The New York Times – Eric Schmitt, Adam Goldman and Nicholas Fandos / Spies and commandos warned months ago of Russian bounties on U.S. troops
- United States intelligence officers and Special Operations forces in Afghanistan alerted their superiors as early as January to a suspected Russian plot to pay bounties to the Taliban to kill American troops in Afghanistan.
- They believed at least one U.S. troop death was the result of the bounties, two of the officials said. Interrogations of captured militants and criminals played a central role in making the intelligence community confident in its assessment.
- The details added to the picture of the classified intelligence assessment, which The New York Times reported Friday has been under discussion inside the Trump administration since at least March.
- While Russia has at times cooperated with the United States and appeared interested in Afghan stability, it often seems to work at crosscurrents with its own national interest if the result is damage to American national interests.
- The Washington Post – Ellen Nakashima et al. / Russian bounties to Taliban-linked militants resulted in deaths of U.S. troops, according to intelligence assessments
Politico – Rym Momtaz and Elisa Braun / 5 French election takeaways as Greens win, Macron stumbles
- The Greens had their best electoral night, emerging as the new disruptors of French politics. They conquered some of France’s biggest cities, breaking decades-long holds of Socialist and conservative incumbents.
- La République en Marche (LREM) took a thrashing, having failed to put down local roots after growing out of a movement formed to propel Macron to the presidency. In many places, its alliances with other parties flopped.
- Turnout was historically low at 41 percent, with multiple factors discouraging voters such as the coronavirus pandemic, the unusual three months lapse between the first and second round of the elections due to the virus, and the good weather.
- Paris mayor Anne Hidalgo won reelection at a canter in the capital, claiming more than 48 percent of the vote — some 15 points ahead of her nearest challenger, the conservative Rachida Dati and far ahead of Macron’s former Health Minister Agnès Buzyn.
- Euractiv / Greens surge in French local election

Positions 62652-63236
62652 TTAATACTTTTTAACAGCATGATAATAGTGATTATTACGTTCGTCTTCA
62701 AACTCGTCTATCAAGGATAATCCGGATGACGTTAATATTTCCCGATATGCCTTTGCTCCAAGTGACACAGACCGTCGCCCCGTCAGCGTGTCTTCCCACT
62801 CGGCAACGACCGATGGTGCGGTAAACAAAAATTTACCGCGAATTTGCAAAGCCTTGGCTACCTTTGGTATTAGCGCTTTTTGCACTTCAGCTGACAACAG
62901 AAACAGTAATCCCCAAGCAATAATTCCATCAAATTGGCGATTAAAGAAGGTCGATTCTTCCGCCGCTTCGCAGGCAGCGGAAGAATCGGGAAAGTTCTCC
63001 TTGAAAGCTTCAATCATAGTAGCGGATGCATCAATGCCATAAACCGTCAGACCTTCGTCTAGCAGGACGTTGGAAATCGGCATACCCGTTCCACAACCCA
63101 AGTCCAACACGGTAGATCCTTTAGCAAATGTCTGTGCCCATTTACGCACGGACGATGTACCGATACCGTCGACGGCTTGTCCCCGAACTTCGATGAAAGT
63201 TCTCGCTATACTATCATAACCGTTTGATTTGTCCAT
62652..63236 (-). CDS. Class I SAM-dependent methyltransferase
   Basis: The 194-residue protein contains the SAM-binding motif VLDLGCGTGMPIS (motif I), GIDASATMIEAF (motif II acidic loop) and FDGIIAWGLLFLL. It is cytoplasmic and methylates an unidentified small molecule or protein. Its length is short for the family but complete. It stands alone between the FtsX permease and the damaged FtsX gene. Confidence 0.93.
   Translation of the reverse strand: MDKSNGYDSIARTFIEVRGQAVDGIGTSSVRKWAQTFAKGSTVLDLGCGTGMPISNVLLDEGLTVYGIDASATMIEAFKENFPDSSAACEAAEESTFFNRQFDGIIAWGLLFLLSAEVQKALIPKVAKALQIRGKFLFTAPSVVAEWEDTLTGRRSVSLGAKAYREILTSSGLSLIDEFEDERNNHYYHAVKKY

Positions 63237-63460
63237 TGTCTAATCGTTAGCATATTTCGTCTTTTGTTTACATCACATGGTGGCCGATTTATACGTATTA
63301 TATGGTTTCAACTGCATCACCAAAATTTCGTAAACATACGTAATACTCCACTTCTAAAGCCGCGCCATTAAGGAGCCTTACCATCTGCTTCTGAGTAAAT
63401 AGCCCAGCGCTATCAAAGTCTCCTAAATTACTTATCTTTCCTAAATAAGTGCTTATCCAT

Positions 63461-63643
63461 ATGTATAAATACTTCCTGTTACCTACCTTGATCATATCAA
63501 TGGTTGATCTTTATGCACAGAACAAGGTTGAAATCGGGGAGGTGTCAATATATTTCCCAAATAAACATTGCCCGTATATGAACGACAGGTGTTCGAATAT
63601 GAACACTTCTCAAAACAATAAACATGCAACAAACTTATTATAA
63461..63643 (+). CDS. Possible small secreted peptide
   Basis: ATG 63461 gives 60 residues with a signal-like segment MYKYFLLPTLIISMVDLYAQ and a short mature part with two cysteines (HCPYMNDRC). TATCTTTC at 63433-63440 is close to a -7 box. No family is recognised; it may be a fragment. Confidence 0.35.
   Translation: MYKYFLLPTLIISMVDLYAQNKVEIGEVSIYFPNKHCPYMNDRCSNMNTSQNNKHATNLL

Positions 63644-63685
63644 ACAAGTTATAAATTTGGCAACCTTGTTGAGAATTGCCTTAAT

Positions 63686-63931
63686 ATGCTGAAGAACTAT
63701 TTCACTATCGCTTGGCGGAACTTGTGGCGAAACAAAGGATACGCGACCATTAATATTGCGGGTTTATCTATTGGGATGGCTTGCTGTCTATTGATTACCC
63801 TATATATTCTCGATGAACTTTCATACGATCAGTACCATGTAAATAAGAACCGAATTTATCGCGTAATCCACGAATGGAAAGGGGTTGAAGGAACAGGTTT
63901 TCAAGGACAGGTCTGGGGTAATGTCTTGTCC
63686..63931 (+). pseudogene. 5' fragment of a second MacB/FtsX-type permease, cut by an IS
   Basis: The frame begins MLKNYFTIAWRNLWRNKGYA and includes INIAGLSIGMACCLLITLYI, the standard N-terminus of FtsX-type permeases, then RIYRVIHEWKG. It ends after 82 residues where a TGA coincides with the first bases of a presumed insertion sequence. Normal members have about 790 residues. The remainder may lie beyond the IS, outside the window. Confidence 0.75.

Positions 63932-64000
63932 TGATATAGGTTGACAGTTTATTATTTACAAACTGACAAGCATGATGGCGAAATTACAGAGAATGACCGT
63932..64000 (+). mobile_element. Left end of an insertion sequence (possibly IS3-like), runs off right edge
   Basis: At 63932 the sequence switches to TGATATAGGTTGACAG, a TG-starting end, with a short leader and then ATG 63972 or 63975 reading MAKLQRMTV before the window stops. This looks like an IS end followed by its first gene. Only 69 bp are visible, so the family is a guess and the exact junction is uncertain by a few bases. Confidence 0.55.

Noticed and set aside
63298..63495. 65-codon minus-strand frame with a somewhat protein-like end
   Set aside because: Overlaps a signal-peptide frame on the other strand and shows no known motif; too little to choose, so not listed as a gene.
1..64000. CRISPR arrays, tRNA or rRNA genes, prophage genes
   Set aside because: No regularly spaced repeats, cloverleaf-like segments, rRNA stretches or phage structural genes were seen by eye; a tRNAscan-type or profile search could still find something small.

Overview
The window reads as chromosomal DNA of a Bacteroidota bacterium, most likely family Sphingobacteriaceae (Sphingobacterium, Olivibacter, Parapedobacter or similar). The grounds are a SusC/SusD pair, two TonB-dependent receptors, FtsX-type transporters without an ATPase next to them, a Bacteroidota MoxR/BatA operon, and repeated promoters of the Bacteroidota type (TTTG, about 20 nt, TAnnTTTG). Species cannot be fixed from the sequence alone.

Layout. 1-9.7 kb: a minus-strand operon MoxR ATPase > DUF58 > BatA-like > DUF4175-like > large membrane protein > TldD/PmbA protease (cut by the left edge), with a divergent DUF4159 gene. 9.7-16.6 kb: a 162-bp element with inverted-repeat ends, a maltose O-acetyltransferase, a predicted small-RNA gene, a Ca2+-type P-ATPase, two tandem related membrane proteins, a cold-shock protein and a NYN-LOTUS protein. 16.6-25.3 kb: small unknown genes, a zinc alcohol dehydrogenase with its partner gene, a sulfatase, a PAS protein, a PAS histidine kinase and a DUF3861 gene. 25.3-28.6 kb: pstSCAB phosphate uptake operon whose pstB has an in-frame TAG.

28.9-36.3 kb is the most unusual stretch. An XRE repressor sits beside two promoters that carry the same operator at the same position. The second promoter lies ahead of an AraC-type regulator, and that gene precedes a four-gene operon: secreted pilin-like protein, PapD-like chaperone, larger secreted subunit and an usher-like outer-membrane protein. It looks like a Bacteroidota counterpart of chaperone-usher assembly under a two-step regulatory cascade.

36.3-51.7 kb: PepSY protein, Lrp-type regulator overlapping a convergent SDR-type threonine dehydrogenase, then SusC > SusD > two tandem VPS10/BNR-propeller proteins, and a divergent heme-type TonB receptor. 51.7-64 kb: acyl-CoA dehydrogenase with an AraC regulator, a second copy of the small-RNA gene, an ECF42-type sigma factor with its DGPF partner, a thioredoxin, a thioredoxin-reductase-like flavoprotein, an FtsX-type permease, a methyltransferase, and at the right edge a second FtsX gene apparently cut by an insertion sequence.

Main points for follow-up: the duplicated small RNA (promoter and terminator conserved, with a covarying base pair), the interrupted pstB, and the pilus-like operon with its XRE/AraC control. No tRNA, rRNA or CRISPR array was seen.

The Guardian – Shaun Walker / Poland election: Duda forced into second round against liberal challenger
- Duda, allied with Poland’s ruling Law and Justice (PiS) party, had received 45.2% of the vote, according to results based on 87.2% of the total number of polling districts, with second place going to the liberal mayor of Warsaw, Rafał Trzaskowski, with 28.9%.
- The results mean Duda and Trzaskowski will go head to head in a second round on 12 July, in a vote that will determine Poland’s political future. Polls before Sunday’s vote suggested a runoff between the two candidates would be too close to call.
- Independent candidate Szymon Hołownia was in third place, while the far-right nationalist Krzysztof Bosak was in fourth. PiS has put Poland on a collision course with Brussels over democratic backsliding and rule of law issues.
- Turnout was estimated at 63%, well up from the 49% turnout in the last presidential elections in 2015, in a sign of how the polarisation of the last five years has mobilised voters on both sides of the divide.
- Foreign Policy – Dariusz Kalan / Will Poland’s presidential race deal a blow to nationalist conservatives?
Financial Times – Arthur Beesley / Micheál Martin takes helm in historic Irish coalition deal
- Micheál Martin, a veteran of the party blamed for Ireland’s financial crash and 2010 bailout, has taken over as prime minister as Dublin faces a fresh economic crisis.
- In December 2022 he will have to hand back the office of taoiseach to his predecessor Leo Varadkar — the hefty price for a historic deal between rival parties that have dominated Irish politics for nearly a century without ever ruling together.
- He leads a three-way coalition between his centrist Fianna Fáil, Mr Varadkar’s centre-right Fine Gael and the Greens. It follows a February election in which Sinn Féin nationalists, long on the fringes, won the popular vote.
- Installed 140 days after the election, the new coalition was a long time coming. Talks were delayed by coronavirus as the lockdown led to record joblessness, a far cry from rapid pre-election growth.
- Euractiv – Samuel Stolton / New Irish prime minister gives boost to EU centrists
Today’s holistic view:
- The Washington Post – Anthony Faiola / The virus that shut down the world
The selected pieces do not necessarily reflect the views of Javier Solana and EsadeGeo. The summaries above may include word-for-word excerpts from their respective pieces.